“With the refuelling we had one guy on one side of the car opening the breather, one on the other putting in the fuel. Big heavy hoses over their shoulders. If the breather’s not on when the fuel guy opens the pressure, the car disintegrates. Four bar inside a carbon and aluminium monocoque, you wouldn’t find the pieces. So I designed all sorts of little mechanical interlocks inside the tank and it all got really complicated, castellations and cams and Geneva mechanisms. And I looked at it and thought, on a racing car it’s going to vibrate; one day it’s going to fail to work and the car’s going to explode. No more Brabham, no more pitlane, maybe no more F1. I studied the videos again, and I realised that during a stop the breather guy and the fuel guy would be facing each other each side of the roll hoop with their noses about four inches apart. So I scrapped the interlocks and I got the two of them together and I said to the breather guy, ‘When you approach the car with your hose, you’re looking down to where you’ve got to lock the hose on, so don’t look up until it’s on.’ And I said to the fuel guy, ‘Don’t turn on the fuel until he looks up at you and you see the whites of his eyes four inches away.’ So that’s what they did, and it worked.”
The next problem was that when the car came into the pits and was stationary for eight seconds, the turbo was so hot that its bearings melted. “It just seized solid. We looked at water jackets, we looked at another radiator, and then I suddenly remembered the air jacks. The jack man plugged in an air line fed by an enormous air bottle, and it only took a bit of that air to jack the car up. So we took a tube off the jack line and made a shroud around the turbo, and when the car was jacked up it blew cold air over the turbo bearings. That fixed it.
“All this stuff was designed and developed in three months, with a tiny team of people. We took Donington for a secret test, guards on the fences, and we needed to beat 20 seconds for slowing down, doing the stop, and accelerating away. We did it in 19. Then I worked out a simple mathematical equation for each track. You filled in the circuit characteristics and it gave you the optimum moment to stop for fuel.”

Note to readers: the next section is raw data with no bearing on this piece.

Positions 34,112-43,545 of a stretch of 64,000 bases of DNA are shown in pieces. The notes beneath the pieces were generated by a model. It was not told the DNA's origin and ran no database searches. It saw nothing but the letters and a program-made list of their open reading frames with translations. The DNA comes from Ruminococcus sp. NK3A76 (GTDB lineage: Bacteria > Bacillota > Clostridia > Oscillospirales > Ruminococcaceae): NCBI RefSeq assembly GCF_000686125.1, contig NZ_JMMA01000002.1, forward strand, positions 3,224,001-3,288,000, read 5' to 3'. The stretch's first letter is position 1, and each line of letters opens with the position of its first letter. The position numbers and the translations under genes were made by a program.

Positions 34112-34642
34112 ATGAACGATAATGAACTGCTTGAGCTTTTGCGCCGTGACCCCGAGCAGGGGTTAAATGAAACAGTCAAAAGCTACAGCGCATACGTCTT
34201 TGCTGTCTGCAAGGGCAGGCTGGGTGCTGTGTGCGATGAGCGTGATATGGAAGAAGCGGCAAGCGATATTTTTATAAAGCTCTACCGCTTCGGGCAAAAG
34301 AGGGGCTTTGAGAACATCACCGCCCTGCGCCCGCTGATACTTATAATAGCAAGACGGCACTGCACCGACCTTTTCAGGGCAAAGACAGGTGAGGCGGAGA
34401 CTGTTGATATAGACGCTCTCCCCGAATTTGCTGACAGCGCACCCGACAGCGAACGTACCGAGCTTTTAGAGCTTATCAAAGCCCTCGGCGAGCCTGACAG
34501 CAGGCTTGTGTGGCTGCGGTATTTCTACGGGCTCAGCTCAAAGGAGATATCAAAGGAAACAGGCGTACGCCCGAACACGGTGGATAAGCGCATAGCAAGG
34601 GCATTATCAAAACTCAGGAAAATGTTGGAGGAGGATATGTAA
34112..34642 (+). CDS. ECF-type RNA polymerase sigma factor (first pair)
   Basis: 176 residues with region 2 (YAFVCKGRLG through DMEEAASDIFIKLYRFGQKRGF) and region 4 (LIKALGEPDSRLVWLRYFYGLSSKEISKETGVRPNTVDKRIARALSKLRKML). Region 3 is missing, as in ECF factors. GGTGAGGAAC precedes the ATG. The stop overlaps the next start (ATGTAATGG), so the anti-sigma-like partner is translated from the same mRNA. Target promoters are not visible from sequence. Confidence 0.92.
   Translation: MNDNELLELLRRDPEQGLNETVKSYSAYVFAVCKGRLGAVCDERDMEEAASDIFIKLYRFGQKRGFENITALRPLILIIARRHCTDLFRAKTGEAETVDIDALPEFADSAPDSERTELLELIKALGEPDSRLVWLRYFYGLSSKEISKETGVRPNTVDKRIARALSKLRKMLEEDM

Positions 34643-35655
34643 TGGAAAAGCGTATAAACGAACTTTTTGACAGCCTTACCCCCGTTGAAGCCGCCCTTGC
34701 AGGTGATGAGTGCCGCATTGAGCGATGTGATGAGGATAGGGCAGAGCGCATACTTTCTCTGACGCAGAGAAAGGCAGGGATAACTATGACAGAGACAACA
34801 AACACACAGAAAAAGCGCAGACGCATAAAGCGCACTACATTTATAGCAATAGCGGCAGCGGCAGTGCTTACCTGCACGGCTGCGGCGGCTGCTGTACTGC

Unrelated turbo problems meant that the strategy only really came into play late in the season, with Piquet and Patrese between them winning the last three Grands Prix of the year. “For 1983 I was sure that all the other teams would copy us, but we arrived in Brazil and nobody had half-tank cars. Nobody had done the maths. I said to Bernie, ‘We’ve got away with it!’” Piquet was World Champion again that year – and then refuelling stops were banned.
Somehow Gordon found time in the 1980s to put together a rock band. “I play guitar and drums, both very badly. One day our lead guitarist said he was just going out to the pub, and he never came back, which was a shame because he was the only one who could sing. But we had various people float in and out, sometimes we’d have a jam session that would last all weekend. Leo Sayer sang with us for a bit, and George Harrison played with us one night. We had a lot of fun.”
In 1986, after 17 years with Brabham, Gordon decided to leave. “Brabham was sliding downhill. Bernie’s priorities were more and more with FOCA, and he let Nelson go because of what I believe was a small amount of money. It had been strong with Nelson; he’d been with us for seven years, won two championships. The sponsorship deals were running out, the engine contract was running out, and to cap it all we just couldn’t get the BT55 to work. We couldn’t get the engine to scavenge.” The problematic BT55 was the revolutionary, ultra-low 1986 car, with the engine lying on its side.
“Then Elio de Angelis was killed in a testing accident at Paul Ricard. I was fed up with all the travel, and the general direction that F1 was going in, and I didn’t see it as an on-going challenge any more. I decided I should try something new.
“Just then Ron Dennis came chasing after me, because John Barnard was leaving McLaren. So I said to him, ‘I’ll come on board on one condition: three more years of Formula 1, and then that’s it. That’ll be 20 years in F1, and that’s enough.’ And he agreed to that.
“McLaren was different because so much of what I’d had to do at Brabham, from talking to sponsors to dealing with staff issues, was taken care of. Which was great, because I could concentrate on structuring the engineering. When I got to McLaren I found they had no process whatever. I introduced post-race analysis, failure reports, all the stuff they didn’t have and badly needed. I ran the team technically, did the strategy at races, everything I loved to do. Ron just let me get on with it. When I arrived in October 1986 the 1987 car was already done. I did the 1988 car [MP4/4 with Honda V6 turbo], the 1989 car [MP4/4B with Honda V12] and the 1990 car [MP4/5 with Honda V12]. All of them won the World Championship.”